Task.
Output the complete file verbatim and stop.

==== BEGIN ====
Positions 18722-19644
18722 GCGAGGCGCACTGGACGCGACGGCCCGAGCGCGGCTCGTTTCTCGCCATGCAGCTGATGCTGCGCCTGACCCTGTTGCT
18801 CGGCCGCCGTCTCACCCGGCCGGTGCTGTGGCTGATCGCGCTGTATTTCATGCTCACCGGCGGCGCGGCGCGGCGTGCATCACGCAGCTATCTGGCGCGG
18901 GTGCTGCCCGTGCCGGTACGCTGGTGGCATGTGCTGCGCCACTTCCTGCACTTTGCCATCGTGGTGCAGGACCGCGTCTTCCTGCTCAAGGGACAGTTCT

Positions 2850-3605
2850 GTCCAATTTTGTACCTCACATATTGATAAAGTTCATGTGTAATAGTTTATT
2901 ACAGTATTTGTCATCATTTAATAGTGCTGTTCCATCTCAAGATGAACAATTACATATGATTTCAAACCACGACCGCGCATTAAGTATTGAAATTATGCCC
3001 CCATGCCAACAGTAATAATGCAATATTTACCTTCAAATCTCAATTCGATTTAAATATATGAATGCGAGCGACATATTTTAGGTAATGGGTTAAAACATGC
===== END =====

Positions 18722-19644
18722 GCGAGGCGCACTGGACGCGACGGCCCGAGCGCGGCTCGTTTCTCGCCATGCAGCTGATGCTGCGCCTGACCCTGTTGCT
18801 CGGCCGCCGTCTCACCCGGCCGGTGCTGTGGCTGATCGCGCTGTATTTCATGCTCACCGGCGGCGCGGCGCGGCGTGCATCACGCAGCTATCTGGCGCGG
18901 GTGCTGCCCGTGCCGGTACGCTGGTGGCATGTGCTGCGCCACTTCCTGCACTTTGCCATCGTGGTGCAGGACCGCGTCTTCCTGCTCAAGGGACAGTTCT

Positions 2850-3605
2850 GTCCAATTTTGTACCTCACATATTGATAAAGTTCATGTGTAATAGTTTATT
2901 ACAGTATTTGTCATCATTTAATAGTGCTGTTCCATCTCAAGATGAACAATTACATATGATTTCAAACCACGACCGCGCATTAAGTATTGAAATTATGCCC
3001 CCATGCCAACAGTAATAATGCAATATTTACCTTCAAATCTCAATTCGATTTAAATATATGAATGCGAGCGACATATTTTAGGTAATGGGTTAAAACATGC